Monday, April 18, 2016

Opua: inside a cloud; sea (or land) monster; the birds; Gourmet

        Today was supposed to be sunny and with 10 to 15 knots of wind.  Something went wrong.  Complete overcast and mist with no wind at all.  Sometimes the mist turns briefly to light rain, but mostly it is like being inside a cloud.  I have a couple of things I’d like to do on deck, but they require dry surfaces and there aren’t any.
        The forecast for the rest of the week is good.  If it is right and if there is wind tomorrow, I’ll sail to Russell to provision and to Roberton Island to row ashore and climb up to the lookout over the main part of the bay, or vice versa, and be gone a couple of days.
        When I return to the mooring, assuming I leave, I’ll reconfigure the interior into passage mode and start sleeping on one of the pipe berths.

        I was awakened at midnight by the roaring, bellowing—I’m not sure what to call it—of an unknown creature.  It sounded most like either a sea lion or a moose, neither of which should be here.  It went on for a while at intervals.  I couldn’t tell if it was coming from the land or the water, and wonder if tonight will see a repeat performance.


        Sunday evening was still and beautiful, with a waxing gibbous moon reflecting off shimmering water.  
        I went back on deck after dinner in The Great Cabin and sat at my newly discovered place in front of the tiller, listening to music and sipping wine.
        Suddenly hundreds of terns took off from the breakwater dock and began flying east.  Many of them were flying low, not much above deck level.  The sky was a river of terns, that separated as it approached GANNET and flowed around her bow and stern.
        The birds flew up the inlet to the east and did not return before I went below deck.


        Based on consumption I am one of the world’s foremost experts on freeze dry food.
        I have now tried each of the seven new Outdoor Gourmet meals and am prepared to offer my professional judgment.
        All are good.  All are innovative.  All are two 400+ calorie servings, which makes them no more expensive than the standard Backcountry Cuisine meals bought in single servings.
        By far my favorite is Wild Mushroom and Lamb Risotto.  Magnifique.
        I’m not sure I have a second choice.  I like all of the others equally, with the exception of the Venison and Rice Noodle Stirfry, which comes in last.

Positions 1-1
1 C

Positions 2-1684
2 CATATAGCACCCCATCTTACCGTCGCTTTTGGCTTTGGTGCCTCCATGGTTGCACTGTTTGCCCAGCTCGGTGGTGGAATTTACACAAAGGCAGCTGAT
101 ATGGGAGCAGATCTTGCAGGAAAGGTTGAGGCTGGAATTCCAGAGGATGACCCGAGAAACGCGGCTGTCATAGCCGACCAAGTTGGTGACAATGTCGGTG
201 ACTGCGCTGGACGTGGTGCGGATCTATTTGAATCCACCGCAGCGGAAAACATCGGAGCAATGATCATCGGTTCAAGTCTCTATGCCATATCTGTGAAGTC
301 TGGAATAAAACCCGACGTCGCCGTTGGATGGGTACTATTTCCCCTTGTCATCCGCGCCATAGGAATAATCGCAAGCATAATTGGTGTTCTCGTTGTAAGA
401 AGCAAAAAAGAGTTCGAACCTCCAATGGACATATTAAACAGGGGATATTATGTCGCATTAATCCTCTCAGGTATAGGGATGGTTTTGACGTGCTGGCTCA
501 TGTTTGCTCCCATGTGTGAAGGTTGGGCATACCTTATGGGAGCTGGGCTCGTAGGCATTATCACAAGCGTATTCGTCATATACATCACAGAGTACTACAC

Several of the meals do not actually taste like what they purport to be.  The Beef Bourguignon is not Beef Bourguignon.  Nor is the Coq au Vin, Coq au Vin.  But both are good.  The Tandoori Chicken does taste like Tandoori Chicken. 
        Four of the meals come with a secondary packet inside the main pouch.  The Beef Bourguignon and Coq au Vin have instant mashed potatoes.  The Tandoori Chicken, dried yogurt.  And the Wild Mushrooms and Lamb, a packet of parmesan cheese.
        Some of these secondary packets are going to present problems at sea and I will probably just mix them in with the main ingredients.
        From a few American freeze dry meals that also come in two serving pouches, I know that it is difficult to divide all ingredients evenly, so my judgment of some meals may be influenced by uneven distribution.  I have thus far eaten both halves of four of the meals, but not the other three.
        I did not order any Butter Chicken or Thai Green Curry because I was concerned they might be too spicy and thirst-inducing on a boat where fresh water is limited.  I wish I had ordered one of each to test, but didn’t think of it at the time.
        Five cooking tips from the JetBoil of Chef Webb.
        Add a little more water than called for.  With freeze dry food, too much is far better than too little.
        Do not try to pour boiling water into the pouch at sea.  The mouth is too narrow.  You will pour boiling water on yourself and the cabin sole.  Put the contents of the pouch into something like the big plastic measuring cup I eat from and pour the water into it and then cover with something, even a paper towel will do.
        After you add the water, stir the ingredients well and be sure all are wet.
        Let the meals steep a couple of minutes longer than the stated time.
        If appropriate, and it almost always is, add a little wine to the dry ingredients before boiling the water.
        I wanted to see what the Outdoor Gourmet meals tasted straight and did not add wine to any of them the first time around.  Obviously Beef Bourguignon and Coq au Vin will benefit from a little red wine.  And some of the others from white.
        Bon Appetit.